Written by Rajadhar Reddy, undergraduate in neuroscience at University of Texas at Dallas and participant in the Institute for Public Health Summer Research Program
I turn 21 next week, so writing a blog post on alcohol feels a bit ironic. But as alcohol consumption is the fourth leading preventable cause of death in the United States, perhaps a cautionary tale is in order.
On June 20, Kathleen Bucholz, PhD, Vivia McCutcheon, PhD, and Manik Ahuja, PhD, hosted the Summer Research Program for a journal club on alcohol use disorder (AUD). Dr. Bucholz discussed the challenges of conducting epidemiological research on AUD. Dr. McCutcheon reminded us of the human side of AUD, describing the loss of control that patients experience. Dr. Ahuja presented data from the National Survey on Drug Use and Health (NSDUH), demonstrating the clear socioeconomic and ethnic disparities in AUD prevalence and treatment in the US.
Finally, our own Amber Lee, a Summer Research Program participant with Dr. Bucholz, summarized our assigned articles. One article, a critical review of drinking and AUD across various U.S. ethnic groups, echoed Dr. Ahuja’s presentation of the disparities found in NSDUH. The second study found similar disparities—except this study was done in Sweden, where extensive social services remove most of the barriers of access and cost seen in American healthcare.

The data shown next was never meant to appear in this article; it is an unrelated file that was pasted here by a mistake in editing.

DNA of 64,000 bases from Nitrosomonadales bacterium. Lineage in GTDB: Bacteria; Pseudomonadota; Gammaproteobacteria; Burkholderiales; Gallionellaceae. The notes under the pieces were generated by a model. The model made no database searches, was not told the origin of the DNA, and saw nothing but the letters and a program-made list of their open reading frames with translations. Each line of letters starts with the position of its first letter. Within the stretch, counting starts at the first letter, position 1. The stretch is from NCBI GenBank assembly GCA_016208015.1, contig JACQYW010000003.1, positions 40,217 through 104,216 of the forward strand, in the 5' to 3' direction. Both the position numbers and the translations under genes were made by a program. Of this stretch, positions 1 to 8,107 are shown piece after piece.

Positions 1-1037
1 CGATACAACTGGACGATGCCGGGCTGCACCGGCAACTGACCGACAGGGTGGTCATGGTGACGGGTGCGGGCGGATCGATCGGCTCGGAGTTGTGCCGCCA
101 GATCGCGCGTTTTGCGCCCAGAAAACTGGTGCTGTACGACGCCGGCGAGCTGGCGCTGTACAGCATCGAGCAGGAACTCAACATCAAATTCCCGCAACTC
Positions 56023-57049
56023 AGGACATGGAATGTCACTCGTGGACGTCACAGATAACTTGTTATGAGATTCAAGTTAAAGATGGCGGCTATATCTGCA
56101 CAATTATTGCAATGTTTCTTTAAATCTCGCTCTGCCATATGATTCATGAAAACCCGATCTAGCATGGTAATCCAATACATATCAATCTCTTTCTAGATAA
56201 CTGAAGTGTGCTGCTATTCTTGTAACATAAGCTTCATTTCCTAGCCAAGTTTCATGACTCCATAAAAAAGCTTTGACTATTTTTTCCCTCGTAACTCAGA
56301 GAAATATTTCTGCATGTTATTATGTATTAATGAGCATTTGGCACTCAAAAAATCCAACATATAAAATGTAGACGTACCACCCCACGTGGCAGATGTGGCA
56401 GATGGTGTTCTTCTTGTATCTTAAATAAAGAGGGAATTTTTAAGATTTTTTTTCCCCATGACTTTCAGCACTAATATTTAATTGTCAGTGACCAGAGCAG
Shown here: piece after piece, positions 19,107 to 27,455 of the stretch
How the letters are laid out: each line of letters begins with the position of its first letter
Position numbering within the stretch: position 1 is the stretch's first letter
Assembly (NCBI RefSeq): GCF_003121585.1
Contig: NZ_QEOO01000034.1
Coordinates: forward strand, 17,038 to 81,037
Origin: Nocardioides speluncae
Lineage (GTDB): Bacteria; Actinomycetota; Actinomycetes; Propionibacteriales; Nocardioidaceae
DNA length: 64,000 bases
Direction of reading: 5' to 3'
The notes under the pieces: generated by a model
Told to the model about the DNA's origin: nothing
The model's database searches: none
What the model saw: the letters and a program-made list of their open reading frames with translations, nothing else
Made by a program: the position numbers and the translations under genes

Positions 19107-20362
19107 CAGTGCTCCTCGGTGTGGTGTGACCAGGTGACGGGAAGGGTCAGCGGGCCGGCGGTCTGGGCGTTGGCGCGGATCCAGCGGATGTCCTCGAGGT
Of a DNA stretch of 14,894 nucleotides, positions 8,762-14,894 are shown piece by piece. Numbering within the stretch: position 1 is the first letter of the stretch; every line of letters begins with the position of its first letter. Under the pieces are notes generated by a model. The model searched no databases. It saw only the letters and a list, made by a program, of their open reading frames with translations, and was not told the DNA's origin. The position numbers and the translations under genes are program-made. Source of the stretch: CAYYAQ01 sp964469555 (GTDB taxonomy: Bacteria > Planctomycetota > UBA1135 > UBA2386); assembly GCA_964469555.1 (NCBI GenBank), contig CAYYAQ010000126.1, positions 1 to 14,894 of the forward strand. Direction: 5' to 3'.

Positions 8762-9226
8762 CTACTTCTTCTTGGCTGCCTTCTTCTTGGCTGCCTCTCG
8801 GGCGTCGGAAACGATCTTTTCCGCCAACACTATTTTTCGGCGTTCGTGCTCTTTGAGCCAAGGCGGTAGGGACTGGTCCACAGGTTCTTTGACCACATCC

In public health, European health systems are often regarded as exemplars for health equity, but while nationalized healthcare has resulted in impressive outcomes, we forget that inequities persist in both multi-payer and single-payer systems.
During our discussion, we asked several challenging questions. How do American and Swedish contexts differ? How does stigma manifest externally and internally for individuals with AUD? How do the struggles of foreign-born residents color their experiences with alcohol? Is alcohol dependence more related to psychosocial factors or evolutionary genetics? We did not arrive at a conclusion to any of these questions in our one-hour session, highlighting the incredibly complex nature of our societal relationship with substance use.